This is a qualitative sociocultural study examining how five advanced-level learners of Japanese from the United States use gendered first person pronouns to negotiate their identities. Japanese does not have a ubiquitous pronoun such as English I. Instead, the language contains forms that are marked for formality and gender, including watashi (formal/feminine), ore (informal/masculine) and boku (neutral/boyish). We collected recordings of the learners speaking with four different native-speaker interlocutors (female friend, male friend, female stranger, male stranger) and conducted retrospective interviews. The analysis shows that these learners were actively involved in choosing pronouns that indexed their identities as men, although these masculine identities were not always ratified by their Japanese interlocutors. One reason for this was that the male identities expressed by the learners were at times closer to American than to Japanese masculinities. Learners also used pronouns as a resource to index their identities as proficient speakers of Japanese.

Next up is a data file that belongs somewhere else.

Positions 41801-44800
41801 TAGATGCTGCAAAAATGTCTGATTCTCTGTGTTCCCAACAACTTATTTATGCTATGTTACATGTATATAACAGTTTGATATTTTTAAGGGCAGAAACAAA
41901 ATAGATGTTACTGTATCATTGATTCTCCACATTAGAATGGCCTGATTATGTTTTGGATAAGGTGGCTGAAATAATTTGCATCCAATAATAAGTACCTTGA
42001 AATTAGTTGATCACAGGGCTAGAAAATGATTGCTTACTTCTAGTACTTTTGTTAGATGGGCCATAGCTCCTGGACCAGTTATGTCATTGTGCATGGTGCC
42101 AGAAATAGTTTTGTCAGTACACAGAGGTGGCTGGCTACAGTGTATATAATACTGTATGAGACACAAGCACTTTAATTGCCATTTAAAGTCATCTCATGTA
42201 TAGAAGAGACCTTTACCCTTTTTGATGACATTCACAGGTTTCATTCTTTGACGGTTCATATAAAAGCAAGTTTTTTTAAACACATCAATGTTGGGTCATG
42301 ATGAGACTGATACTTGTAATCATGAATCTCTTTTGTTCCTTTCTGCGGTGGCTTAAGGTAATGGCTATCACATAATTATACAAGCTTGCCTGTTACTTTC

- Identity in second language learning
- language and gender
- male learners
- sociocultural SLA